Startups in the tertiary education sector are vital in the fight against illiteracy in Africa by overcoming the limitations of physical learning.

Final thoughts: Education startups in Africa are front-lining the move to produce world-class talent to compete with the global workforce. These startups will equip graduates with modern-day tools to be ready for the future of work – a significant departure from the current old-fashioned university model. 

Africa will take the crown as the fastest-growing fintech market

The short: A new report projects that Africa will have the fastest-growing fintech sector. 

Lightening speed: According to Boston Consulting Group (BCG) and QED report, the Asia-Pacific region is projected to be the largest fintech market by 2030, while Africa will be the fastest-growing region. 

Fintech players have a massive opportunity in the underserved and unbanked populations, as Africa’s growing population is projected to reach 1.2 billion by 2050. As a result, they are expected to have a compound annual growth rate of 32%, with the most important markets being South Africa, Nigeria, Egypt, and Kenya.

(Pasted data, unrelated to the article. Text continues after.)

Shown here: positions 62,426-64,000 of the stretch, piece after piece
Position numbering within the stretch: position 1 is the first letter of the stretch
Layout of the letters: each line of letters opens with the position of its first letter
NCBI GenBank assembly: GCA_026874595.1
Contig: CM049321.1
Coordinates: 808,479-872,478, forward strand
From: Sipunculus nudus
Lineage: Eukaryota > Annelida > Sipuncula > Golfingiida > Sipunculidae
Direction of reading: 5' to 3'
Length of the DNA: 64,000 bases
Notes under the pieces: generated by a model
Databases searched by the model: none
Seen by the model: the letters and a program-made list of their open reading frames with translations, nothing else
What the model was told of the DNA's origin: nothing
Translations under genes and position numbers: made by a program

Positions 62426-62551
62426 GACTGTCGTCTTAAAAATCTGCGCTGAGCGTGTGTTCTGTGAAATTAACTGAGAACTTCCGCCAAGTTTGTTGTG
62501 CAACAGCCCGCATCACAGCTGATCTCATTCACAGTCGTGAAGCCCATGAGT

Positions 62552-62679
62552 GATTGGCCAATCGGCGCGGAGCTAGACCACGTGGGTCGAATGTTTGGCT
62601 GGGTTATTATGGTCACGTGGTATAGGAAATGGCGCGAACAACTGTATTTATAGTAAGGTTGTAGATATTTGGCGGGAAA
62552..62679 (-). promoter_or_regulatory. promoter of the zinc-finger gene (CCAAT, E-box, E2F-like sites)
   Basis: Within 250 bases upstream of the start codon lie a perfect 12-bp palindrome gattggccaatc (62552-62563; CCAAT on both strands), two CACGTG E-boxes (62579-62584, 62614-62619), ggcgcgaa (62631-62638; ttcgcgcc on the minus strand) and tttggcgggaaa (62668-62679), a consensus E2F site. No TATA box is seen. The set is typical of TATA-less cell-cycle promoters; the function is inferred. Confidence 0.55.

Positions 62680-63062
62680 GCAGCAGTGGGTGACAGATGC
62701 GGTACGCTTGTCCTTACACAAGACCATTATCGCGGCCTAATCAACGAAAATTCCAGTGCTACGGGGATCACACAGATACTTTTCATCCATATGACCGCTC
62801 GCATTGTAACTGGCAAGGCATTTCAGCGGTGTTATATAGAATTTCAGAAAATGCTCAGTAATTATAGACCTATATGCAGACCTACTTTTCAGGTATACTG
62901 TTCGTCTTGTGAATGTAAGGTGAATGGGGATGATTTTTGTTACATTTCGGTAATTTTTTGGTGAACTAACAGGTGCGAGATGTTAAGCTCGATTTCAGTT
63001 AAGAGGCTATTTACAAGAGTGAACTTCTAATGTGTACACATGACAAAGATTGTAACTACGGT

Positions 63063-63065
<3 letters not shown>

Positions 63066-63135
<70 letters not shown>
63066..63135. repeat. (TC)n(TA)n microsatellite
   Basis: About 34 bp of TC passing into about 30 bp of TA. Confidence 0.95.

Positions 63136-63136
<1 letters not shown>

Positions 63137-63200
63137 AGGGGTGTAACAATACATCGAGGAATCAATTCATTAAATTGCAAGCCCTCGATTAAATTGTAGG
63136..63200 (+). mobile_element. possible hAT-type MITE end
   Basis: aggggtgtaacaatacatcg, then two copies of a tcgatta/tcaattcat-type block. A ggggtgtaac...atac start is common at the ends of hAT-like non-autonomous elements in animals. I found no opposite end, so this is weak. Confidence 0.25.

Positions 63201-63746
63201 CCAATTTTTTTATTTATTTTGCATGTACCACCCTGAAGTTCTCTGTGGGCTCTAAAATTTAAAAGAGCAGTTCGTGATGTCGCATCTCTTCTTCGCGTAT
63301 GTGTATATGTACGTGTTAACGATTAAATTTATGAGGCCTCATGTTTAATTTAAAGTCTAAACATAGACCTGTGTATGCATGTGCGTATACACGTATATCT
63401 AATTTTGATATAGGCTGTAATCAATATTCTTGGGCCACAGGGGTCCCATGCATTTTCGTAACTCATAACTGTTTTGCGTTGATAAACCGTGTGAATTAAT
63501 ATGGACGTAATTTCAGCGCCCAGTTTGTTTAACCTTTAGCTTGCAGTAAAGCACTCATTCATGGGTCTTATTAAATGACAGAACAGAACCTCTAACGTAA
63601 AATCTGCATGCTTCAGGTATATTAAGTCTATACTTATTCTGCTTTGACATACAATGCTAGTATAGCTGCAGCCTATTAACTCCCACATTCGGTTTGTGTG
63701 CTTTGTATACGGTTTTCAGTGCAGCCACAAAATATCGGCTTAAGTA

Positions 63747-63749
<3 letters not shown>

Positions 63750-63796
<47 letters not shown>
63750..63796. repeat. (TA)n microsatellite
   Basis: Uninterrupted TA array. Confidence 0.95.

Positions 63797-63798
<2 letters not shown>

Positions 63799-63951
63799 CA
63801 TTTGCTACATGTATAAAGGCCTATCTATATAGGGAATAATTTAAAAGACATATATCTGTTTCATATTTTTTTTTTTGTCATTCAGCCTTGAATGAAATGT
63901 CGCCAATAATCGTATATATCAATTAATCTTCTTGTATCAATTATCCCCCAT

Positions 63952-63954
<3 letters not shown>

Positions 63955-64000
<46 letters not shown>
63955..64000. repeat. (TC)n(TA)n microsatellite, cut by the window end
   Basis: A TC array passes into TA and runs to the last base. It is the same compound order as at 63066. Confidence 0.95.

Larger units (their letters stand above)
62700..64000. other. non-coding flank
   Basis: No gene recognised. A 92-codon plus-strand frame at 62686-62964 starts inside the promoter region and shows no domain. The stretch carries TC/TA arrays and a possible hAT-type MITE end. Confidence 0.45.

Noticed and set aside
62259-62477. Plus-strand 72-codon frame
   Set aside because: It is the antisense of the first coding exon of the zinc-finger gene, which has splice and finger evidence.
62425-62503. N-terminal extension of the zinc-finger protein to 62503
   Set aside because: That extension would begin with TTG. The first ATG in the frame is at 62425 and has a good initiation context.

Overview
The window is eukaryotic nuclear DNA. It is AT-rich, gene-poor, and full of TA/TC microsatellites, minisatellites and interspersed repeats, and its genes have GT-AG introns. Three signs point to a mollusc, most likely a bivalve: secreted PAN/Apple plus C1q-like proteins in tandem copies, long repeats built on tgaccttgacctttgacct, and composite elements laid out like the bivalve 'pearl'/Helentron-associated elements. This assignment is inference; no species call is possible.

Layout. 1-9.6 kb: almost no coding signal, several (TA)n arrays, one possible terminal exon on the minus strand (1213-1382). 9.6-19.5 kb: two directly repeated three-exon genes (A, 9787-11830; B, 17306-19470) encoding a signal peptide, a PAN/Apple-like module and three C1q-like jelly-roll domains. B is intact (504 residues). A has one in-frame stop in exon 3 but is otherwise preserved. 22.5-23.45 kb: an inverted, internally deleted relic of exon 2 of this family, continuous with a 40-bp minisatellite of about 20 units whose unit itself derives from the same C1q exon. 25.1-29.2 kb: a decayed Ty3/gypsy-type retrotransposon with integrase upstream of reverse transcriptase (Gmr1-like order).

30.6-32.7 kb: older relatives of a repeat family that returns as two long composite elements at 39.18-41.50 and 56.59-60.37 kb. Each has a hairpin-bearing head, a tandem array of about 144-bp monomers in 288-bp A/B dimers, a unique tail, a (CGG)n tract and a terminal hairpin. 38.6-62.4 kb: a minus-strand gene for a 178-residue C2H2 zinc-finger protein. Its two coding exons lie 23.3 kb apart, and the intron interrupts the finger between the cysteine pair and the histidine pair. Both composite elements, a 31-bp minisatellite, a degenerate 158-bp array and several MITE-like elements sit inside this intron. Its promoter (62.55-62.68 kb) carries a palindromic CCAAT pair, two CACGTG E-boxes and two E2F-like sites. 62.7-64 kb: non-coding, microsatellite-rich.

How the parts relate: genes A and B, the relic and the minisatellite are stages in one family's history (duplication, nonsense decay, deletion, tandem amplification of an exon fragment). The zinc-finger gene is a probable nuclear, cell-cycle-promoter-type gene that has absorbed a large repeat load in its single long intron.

The rise of credit: Africa is ramping up credit culture in the business-to-consumer (B2C) and business-to-business (B2B) sectors. Good credit systems will boost business activities and drive economic growth on the continent. 

Although 73% of adults in Nigeria use smartphones, only 2% have credit cards. This adoption gap presents an opportunity for companies in the space, such as M-KOPA, an asset-financing company that raised over $250 million in funding. We spoke with Babajide Duroshola, general manager at M-KOPA, about the future of credit in Africa; you can read the snippets below from our new #WhyWeRaised series.